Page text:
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The Selected Papers of Elizabeth Cady Stanton and Susan B. Anthony: Their Place Inside the Body-Politic, 1887 to 1895
by Ann D. Gordon
Rutgers University Press, 2009
Cloth: 978-0-8135-2321-7 | eISBN: 978-0-8135-6440-1
Library of Congress Classification HQ1410.A2525 1997
Dewey Decimal Classification 016.30542

ABOUT THIS BOOK | AUTHOR BIOGRAPHY | TOC
ABOUT THIS BOOK
Their Place Inside the Body-Politic is a phrase Susan B. Anthony used to express her aspiration for something women had not achieved, but it also describes the woman suffrage movement’s transformation into a political body between 1887 and 1895. This fifth volume opens in February 1887, just after the U.S. Senate had rejected woman suffrage, and closes in November 1895 with Stanton’s grand birthday party at the Metropolitan Opera House.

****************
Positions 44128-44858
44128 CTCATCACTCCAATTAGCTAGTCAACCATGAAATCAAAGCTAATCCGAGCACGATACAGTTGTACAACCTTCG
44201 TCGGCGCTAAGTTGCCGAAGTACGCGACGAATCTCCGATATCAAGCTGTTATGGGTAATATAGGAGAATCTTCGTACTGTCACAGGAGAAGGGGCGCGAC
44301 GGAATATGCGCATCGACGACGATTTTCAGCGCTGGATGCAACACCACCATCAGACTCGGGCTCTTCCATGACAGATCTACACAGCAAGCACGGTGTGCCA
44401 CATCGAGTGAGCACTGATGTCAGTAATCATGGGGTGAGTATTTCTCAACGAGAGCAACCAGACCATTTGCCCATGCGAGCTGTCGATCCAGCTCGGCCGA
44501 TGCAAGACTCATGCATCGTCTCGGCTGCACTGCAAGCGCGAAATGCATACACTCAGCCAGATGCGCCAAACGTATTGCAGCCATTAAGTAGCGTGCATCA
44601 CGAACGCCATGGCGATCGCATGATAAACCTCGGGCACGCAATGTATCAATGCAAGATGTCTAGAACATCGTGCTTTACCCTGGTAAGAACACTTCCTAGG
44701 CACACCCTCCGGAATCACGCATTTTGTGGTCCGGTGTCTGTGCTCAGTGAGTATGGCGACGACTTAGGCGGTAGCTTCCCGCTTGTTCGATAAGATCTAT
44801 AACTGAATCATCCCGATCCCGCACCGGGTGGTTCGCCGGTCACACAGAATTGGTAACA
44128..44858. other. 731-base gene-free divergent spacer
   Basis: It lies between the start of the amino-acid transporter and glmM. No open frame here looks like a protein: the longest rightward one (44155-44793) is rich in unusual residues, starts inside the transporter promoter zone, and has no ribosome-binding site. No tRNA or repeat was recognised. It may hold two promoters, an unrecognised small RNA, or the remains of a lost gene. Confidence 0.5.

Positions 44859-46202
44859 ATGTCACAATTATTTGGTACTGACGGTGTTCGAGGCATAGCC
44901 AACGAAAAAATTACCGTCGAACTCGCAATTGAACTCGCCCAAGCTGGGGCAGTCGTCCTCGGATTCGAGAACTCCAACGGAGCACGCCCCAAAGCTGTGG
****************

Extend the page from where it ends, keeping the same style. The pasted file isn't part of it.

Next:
At the beginning, Stanton and Anthony focus their attention on organizing the  International Council of Women in 1888.  Late in 1887, Lucy Stone’s American Woman Suffrage Association announced its desire to merge with the national association led by Stanton and Anthony.  Two years of fractious negotiations preceded the 1890 merger, and years of sharp disagreements followed.  Stanton made her last trip to Washington in 1892 to deliver her famous speech “Solitude of Self.”  Two states enfranchised women—Wyoming in 1890 and Colorado in 1893—but failures were numerous. Anthony returned to grueling fieldwork in South Dakota in 1890 and Kansas and New York in 1894.  From the campaigns of 1894, Stanton emerged as an advocate of educated suffrage and staunchly defended her new position.
 

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